Evolution of the kiosk: From information to increasing spend
Proving there is an expo, conference and concomitant awards for just about anything, the announcement two weeks ago at the Interactive Customer Experience Association that US-based Panera Bread Company – an early innovator of kiosks – had taken out the ICX Influencer of the Year award piqued my interest and prompted me to investigate retail kiosk innovation.
A 2017 study into self service kiosks by Research and Markets found the interactive kiosk market is globally growing at a compound annual growth rate 11.81 per cent.
According to kioskindustry.org, interactive retail kiosks are the largest segment of deployed kiosks.
Analysts estimate that retail kiosks comprise at least 30 per cent of the entire self-service kiosk market.
What are kiosks used for?
- Information: Wayfinding directories, employment, product lookup and company information.
- Promotion: Targeted offers and loyalty program signups.
- Ordering: Both what’s in stock and what is out of stock.
- Navigation: For multiple tasks ranging from order status and tracking queries to product availability.
- Decision making: Use of customer reviews to assist with product selection.
- Interaction: Customers have direct access to physical products, catalogue and sales associates in one convenient place.
- Overcoming barriers: A study by The National University of Singapore found when a liquor store changed from face-to-face to self-service, the market share of difficult-to-pronounce items increased 8.4 percent.
For uses other than pure information and/or moving away from closed-system information to connectivity and links to other channels:
- 2012: Panera Bread (USA) installed a kiosk at its Boston Fenway Park location, where in a short time, 60 per cent of its lunchtime transactions came through the kiosk. As at April 2016 it had kiosks installed in 400 restaurants and planned to have them in virtually all of its approximately 2,000 outlets by 2019.
- 2013: Tesco (UK) tested a self-service touchscreen kiosk where customers could peruse online items, use barcode scanners for product ratings, reviews and suggested accessories, and make purchases using chip and pin.
- 2014: Bloomingdales (USA) rolled out kiosks in the form of wall-mounted tablets at five of its 37 stores. Connecting to the store’s inventory, the kiosks answered both store staff and customer questions about available sizes and alternate colours, as well as providing customer reviews and ratings.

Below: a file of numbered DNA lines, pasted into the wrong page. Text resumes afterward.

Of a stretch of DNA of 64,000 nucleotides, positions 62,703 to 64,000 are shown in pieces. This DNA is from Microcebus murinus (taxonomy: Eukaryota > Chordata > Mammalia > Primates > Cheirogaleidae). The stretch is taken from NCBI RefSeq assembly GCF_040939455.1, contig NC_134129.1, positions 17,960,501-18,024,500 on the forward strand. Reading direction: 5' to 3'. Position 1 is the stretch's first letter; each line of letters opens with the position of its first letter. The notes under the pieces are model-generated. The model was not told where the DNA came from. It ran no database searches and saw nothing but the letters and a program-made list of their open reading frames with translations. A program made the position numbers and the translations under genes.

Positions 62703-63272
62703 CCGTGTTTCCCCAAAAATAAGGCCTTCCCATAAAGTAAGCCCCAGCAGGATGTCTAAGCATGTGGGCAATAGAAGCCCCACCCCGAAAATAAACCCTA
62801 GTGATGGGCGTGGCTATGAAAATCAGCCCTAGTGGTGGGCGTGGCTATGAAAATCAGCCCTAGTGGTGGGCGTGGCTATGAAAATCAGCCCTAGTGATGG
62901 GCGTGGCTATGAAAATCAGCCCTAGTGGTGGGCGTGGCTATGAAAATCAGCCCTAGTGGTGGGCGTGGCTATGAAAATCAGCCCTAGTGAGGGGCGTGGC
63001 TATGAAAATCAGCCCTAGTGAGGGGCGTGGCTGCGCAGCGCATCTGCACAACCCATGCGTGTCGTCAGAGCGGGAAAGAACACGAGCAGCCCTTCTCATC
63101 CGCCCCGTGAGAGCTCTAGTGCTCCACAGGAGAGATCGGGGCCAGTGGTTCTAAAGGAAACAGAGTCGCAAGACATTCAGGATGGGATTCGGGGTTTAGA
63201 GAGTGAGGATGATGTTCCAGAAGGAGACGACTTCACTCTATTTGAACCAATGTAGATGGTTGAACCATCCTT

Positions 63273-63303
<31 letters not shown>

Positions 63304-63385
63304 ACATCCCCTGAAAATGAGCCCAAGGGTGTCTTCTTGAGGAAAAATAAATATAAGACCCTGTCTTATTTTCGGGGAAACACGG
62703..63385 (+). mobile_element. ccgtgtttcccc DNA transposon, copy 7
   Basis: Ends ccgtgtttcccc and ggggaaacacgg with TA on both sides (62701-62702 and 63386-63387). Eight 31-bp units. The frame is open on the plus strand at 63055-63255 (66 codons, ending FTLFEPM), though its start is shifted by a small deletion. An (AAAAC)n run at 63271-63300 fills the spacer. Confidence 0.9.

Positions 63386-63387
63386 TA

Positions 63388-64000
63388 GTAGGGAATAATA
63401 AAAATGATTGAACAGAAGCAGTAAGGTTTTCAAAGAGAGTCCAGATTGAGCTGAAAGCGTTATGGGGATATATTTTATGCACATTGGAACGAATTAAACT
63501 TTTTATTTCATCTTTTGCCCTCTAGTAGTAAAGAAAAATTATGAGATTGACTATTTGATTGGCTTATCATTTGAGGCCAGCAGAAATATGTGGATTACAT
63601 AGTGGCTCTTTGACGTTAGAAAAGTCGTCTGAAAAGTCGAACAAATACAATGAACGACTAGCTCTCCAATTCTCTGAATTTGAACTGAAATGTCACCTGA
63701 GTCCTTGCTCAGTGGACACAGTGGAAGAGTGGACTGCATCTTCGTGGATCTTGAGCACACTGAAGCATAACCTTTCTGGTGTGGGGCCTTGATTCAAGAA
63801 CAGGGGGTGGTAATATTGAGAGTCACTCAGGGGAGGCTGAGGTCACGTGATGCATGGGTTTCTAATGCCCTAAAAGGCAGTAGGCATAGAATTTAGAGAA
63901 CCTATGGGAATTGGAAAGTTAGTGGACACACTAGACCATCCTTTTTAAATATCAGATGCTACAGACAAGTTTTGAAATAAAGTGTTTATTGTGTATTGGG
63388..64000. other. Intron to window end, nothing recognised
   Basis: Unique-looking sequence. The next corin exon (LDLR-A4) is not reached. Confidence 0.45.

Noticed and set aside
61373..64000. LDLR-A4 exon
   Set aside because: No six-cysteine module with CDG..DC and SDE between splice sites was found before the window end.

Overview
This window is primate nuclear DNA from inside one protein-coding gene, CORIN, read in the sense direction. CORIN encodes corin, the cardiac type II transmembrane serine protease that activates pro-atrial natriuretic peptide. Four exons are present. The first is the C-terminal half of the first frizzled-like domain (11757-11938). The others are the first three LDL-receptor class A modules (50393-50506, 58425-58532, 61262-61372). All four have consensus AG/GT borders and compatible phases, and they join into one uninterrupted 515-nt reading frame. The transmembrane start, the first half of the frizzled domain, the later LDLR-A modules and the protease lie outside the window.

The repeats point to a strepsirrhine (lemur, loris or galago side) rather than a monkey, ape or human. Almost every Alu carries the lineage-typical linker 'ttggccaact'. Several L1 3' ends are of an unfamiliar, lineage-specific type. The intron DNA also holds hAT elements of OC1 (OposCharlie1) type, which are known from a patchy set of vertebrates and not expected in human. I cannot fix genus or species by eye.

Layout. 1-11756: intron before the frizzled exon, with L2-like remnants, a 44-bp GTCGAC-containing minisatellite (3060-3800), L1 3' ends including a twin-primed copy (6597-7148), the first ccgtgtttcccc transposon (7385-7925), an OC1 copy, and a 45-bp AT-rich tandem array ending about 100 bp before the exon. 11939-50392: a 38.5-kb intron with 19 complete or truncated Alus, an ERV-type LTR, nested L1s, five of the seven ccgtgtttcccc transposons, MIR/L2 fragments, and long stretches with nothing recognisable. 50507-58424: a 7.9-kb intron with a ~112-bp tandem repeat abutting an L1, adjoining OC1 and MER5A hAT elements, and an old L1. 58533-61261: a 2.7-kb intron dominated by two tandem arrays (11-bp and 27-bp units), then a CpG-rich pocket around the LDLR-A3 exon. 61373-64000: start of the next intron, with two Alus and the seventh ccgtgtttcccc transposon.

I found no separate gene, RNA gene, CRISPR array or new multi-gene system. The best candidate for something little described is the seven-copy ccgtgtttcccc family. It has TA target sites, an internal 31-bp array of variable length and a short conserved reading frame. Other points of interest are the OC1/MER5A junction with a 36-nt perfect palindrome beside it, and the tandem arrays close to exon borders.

2015 appears to have been a banner year for kiosk development and deployment. Some examples:
- Spanish clothing giant Zara installed iPad kiosks in their change rooms in late 2015, allowing customers to request clothing to try on.
- US electronics retailer Best Buy launched its gift registry service and app with in-store kiosks at all their stores to help registrants and gift-givers view and print wedding registry lists.
- In Australia, Sanofi’s award-winning Diabetes Health Hub used a tablet combined with shelf lighting system to help shoppers navigate the vitamins and supplements category by combining product information with illumination highlighting the selected products at shelf.
- Also in Australia, Target extended its price check stations to become assisted ordering kiosks.
Similar to the Sanofi example, German-based liquor store BASF is using kiosks combined with RFID tags as a virtual sommelier. Shoppers enter their wine preferences on a tablet connected to a digital shelf. Bottles with the features they prefer then light up, with additional information about the wine selected.
France-based sports apparel retailer Decathlon, now in Australia, uses NFC technology at kiosks and fitting rooms so customers can view product details and reviews, variations, related products and order products online. Decathlon also have an app that can be used in-store to discover product details via NFC and/or barcodes.
There’s now a blurring of the lines between interactive digital signage, and kiosks which has increasingly led the various interactive customer experience and self-service industry associations to include digital signage in their remits.
Benefits and challenges